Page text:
Calls For Myers Park High Principal To Resign Ring Out Before CMS Board Meeting
A group of concerned students and parents gathered outside the Charlotte-Mecklenburg Government Center to protest on Tuesday. They were there to talk about a subject that wasn’t on the Charlotte-Mecklenburg school board agenda for the night — the handling of allegations of sexual assaults at Myers Park High School.
Maggie Huff was one of those in attendance. Surrounded by a group of friends, the 14-year-old said she’s scared. She’s going to be a freshman at Myers Park in the fall. The reason for her fear is what's detailed in two lawsuits that outline alleged sexual assaults in a wooded area of the campus.
"It’s just very scary to hear about everything and to know I’m going to that school and that kids my age had to deal with this," Huff said. "It’s very frightening, and I think it’s important to see a change now."
That change, Huff said, includes educating students of their rights under Title IX, the federal law that requires schools to have policies for handling complaints about sexual discrimination, harassment or violence. Another change many called for was the resignation of Myers Park Principal Mark Bosco. Both lawsuits allege Bosco discouraged students from further pursuing their complaints.
In one lawsuit, attorneys for "Jill Roe" alleged Bosco told Roe that "while she could formally report the rape to CMS, if her perpetrator was 'found innocent' she would be suspended for having sex on campus. Principal Bosco then implied she should let the whole thing blow over."
The second lawsuit filed by "Jane Doe" says Bosco’s comments at an assembly minimized the seriousness of sexual violence. The lawsuit alleges he told female students that the school could not protect them if they went in the woods, and male students were told that “you’re guilty until proven innocent because that’s just the price we pay for being men.”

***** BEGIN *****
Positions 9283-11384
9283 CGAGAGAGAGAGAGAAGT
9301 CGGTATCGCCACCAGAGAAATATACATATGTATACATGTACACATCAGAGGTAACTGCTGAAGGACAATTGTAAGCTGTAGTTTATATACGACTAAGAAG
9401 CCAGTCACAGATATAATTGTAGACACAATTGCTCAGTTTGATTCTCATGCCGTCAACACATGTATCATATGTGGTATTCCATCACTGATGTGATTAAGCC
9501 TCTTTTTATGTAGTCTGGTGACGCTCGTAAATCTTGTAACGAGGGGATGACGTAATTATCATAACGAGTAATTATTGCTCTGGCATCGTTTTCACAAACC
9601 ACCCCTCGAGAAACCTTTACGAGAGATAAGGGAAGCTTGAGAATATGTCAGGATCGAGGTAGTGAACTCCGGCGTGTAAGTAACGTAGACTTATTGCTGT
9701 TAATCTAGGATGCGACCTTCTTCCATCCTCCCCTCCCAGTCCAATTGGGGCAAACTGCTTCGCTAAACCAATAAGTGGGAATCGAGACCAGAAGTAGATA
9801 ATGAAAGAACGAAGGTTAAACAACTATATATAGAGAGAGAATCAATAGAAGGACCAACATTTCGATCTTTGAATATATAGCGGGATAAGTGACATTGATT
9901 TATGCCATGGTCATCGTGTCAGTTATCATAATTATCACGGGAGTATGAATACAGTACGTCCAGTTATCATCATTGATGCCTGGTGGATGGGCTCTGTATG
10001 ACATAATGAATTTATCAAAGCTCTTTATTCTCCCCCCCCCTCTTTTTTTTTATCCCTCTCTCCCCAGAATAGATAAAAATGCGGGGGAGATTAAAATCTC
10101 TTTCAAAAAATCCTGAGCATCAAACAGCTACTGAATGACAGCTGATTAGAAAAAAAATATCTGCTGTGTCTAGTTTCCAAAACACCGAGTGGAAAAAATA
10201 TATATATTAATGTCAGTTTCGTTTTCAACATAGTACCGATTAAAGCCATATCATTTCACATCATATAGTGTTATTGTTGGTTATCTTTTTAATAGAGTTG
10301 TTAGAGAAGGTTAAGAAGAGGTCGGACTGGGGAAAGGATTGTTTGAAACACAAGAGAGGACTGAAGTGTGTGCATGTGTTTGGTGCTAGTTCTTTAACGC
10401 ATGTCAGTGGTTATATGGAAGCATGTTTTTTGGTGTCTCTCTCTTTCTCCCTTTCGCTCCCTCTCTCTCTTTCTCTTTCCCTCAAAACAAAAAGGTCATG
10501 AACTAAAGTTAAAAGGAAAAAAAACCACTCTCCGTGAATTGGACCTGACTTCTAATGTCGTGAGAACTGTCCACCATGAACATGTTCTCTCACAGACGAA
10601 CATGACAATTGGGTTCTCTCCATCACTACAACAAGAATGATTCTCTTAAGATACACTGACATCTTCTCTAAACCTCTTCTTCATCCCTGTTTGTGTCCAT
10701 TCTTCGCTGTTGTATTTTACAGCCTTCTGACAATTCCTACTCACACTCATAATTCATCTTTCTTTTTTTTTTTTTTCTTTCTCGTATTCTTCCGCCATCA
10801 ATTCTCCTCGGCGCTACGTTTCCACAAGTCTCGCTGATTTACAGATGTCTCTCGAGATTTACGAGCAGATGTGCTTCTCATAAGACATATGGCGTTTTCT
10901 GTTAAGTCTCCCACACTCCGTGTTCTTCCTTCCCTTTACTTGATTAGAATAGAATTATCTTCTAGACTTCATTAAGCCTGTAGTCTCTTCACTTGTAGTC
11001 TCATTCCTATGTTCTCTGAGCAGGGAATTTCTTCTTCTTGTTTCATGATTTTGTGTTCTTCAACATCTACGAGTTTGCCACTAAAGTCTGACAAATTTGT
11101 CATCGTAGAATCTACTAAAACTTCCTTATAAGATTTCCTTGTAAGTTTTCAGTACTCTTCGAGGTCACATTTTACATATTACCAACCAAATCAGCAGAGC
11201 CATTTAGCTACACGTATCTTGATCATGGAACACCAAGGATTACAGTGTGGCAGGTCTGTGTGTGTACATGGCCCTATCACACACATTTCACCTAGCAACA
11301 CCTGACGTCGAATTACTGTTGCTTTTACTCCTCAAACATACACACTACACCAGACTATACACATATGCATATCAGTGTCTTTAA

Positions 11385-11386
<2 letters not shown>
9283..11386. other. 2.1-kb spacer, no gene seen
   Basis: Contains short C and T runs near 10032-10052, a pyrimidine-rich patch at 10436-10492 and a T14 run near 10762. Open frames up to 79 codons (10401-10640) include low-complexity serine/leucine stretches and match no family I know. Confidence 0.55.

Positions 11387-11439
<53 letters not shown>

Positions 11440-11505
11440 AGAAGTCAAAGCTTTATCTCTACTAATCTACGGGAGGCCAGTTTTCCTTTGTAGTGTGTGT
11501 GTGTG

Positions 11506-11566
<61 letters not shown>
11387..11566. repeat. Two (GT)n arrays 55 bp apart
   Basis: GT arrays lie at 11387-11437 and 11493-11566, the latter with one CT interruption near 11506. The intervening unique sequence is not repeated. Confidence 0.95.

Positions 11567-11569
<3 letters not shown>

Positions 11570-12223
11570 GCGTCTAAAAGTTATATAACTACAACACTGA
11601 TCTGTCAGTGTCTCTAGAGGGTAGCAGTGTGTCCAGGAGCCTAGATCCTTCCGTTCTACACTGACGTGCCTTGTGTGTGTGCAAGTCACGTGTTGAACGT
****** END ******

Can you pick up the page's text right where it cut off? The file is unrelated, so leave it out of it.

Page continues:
Helena Bailey said Bosco should resign.
"I do not think that he’s fit to be taking care of children," Bailey said. "I do not think that he is fit to be shaping futures, and I don’t think that he is fit to be part of our community at all frankly."
Bailey is standing next to her friend Emmie Crowther. Both women graduated from Myers Park in 2018.
"To be belittled and put down by the people who are supposed to be there to help and protect you, it’s just all together retraumatizing and terrible," Crowther said.
Bosco has been principal at Myers Park High since 2013. According to The Charlotte Observer, in a June email to parents, he wrote: “I do want to emphasize how much I, and the entire staff at Myers Park High School, care about our students.”
After a report by WBTV on the allegations, the CMS board briefly put out a statement that defended Bosco and stated that the story “focused primarily on two cases involving Myers Park students and events that occurred in 2014 and 2015. Neither case was a rape.”
WBTV reported that the statement was posted on the CMS board’s Facebook page, which is separate from the school system's page, and it was deleted about an hour later.
With little information, students wanted to hear from the school board on Tuesday night. And students from all over showed up, including 16-year-old Michael Messele, a rising junior at East Mecklenburg High. He pointed out there were few men in the crowd. He said wanted to show his support for the women who have come forward.
"Really to support the young females that have been going through this, especially as a male," he said.
As it got closer to 6 p.m., many in the crowd began to file inside, knowing the topic wasn’t on the school board’s agenda but hoping to learn more about what’s being done at Myers Park High.
In a statement to WFAE sent in response to a reporter's questions on Tuesday, CMS board member Margaret Marshall wrote:
"As a former Myers Park parent, I understand that everyone should feel safe at Myers Park High School and at every other CMS campus. We all want schools to be free of harassment of any kind and the work of creating a culture of mutual respect is ongoing and always necessary. I am committed to this work and to keeping our students safe on all our campuses."